We should each cherish our essential nature, as introverts and as extroverts. At the same time, let’s recognize that Jewish practice enables us both to live comfortably in our nature, and to feed and stretch the other aspects of the soul. Our tradition bids us at times to make an effort and step out of our comfort zone and go against our type.

As we gather for Yizkor on Shemini Atzeret at the end of this extensive holiday season, we recall our departed loved ones who loved us unconditionally regardless of, or perhaps because of, our personality type. We honor their memory today by reflecting on their being present for us. In some cases, we might express regret that at times they might not have been present enough for us or that we were not present enough for them. If we are lucky, they challenged us to step out of our comfort zones while at the same time remaining true to our essential character. We honor their memory today by resolving to do the same in our present relationships—be true to ourselves while pushing ourselves beyond our comfort zones for the sake of strengthening our relationships.

As we pause to reflect on our relationships today, we realize that being in relationship is complex. Only God can manage to perfectly balance introversion traits and extroversion traits. Some people, like Moses and Aaron, can find ways to complement their respective strengths, but we know that even they experienced tension with each other at times. Still, our tradition, calls upon us to imitate God to the best of our ability in order to bring God’s presence into our lives and the lives of others. On Shemini Atzeret, we think about God seeking to linger in our presence because God needs quiet intimacy as much as grand pageantry. Shemini Atzeret reminds us that God and Israel are like a pair of loved ones who seek both intimacy and mutual growth. May the memory of our departed loved ones inspire us to be present for one another, to validate others as we were validated and to challenge one another towards meaningful growth.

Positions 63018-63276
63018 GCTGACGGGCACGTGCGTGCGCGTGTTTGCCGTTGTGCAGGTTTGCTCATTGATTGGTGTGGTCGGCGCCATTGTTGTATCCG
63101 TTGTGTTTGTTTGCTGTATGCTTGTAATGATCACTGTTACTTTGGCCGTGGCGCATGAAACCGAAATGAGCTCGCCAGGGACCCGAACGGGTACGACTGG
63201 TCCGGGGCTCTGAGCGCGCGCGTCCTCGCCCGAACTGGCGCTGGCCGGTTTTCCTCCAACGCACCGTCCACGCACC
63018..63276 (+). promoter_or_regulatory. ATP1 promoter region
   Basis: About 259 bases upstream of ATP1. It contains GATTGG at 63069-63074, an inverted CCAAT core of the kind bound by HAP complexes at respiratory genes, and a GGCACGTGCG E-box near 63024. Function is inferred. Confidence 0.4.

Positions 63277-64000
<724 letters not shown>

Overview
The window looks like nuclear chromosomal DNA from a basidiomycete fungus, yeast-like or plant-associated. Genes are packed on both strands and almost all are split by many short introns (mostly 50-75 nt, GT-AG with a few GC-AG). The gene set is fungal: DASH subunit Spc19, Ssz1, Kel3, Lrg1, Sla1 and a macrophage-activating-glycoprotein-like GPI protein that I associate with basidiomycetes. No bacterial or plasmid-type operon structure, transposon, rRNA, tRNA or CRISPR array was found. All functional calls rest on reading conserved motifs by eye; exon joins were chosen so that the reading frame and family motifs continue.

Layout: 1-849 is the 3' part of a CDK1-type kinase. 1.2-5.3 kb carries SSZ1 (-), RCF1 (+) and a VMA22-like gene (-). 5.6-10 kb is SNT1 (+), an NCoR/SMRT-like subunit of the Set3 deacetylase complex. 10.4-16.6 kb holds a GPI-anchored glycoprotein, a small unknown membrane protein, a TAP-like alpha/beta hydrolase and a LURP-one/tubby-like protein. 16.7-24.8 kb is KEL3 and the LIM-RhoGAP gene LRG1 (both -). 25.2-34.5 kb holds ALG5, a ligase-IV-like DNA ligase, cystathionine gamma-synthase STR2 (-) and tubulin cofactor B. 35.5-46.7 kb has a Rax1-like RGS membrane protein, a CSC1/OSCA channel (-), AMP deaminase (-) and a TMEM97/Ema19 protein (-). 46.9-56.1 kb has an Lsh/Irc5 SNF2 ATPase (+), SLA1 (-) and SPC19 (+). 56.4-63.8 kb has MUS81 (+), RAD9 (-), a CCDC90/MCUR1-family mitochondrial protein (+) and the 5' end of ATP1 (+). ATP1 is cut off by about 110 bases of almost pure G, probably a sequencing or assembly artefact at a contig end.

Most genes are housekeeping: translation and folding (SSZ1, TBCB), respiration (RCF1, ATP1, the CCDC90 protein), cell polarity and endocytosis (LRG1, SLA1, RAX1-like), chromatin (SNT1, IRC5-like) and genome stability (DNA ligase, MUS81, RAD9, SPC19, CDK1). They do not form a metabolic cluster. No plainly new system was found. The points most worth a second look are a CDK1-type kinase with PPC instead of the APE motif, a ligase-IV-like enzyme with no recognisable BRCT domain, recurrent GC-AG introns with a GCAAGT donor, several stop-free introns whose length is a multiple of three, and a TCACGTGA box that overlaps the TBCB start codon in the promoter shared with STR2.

#TieBlog #Sukkot and #SheminiAtzeret

24 Sep
"And you shall rejoice on your festival...and you should be especially happy."

“And you shall rejoice on your festival…and you should be especially happy.”

Of the ties in my Torah Tie collection, I especially like the ones that have explicit scriptural references. For Sukkot and Shemini Atzeret, this tie is particularly apt. Deuteronomy 16, which is read in the Diaspora on Shemini Atzeret morning, describes the calendar of holidays. With respect to Sukkot, the Torah commands (verse 14) “And you shall rejoice on you Hag (Festival, referring specifically to Sukkot)” and then adds shortly thereafter (verse 15) “And you shall be especially joyful.” The tie conflates these verse fragments into one statement, which is a popular song at this time of year: V’samachta b’hagecha, v’hayyita ach sameah. May the season bring joy to all.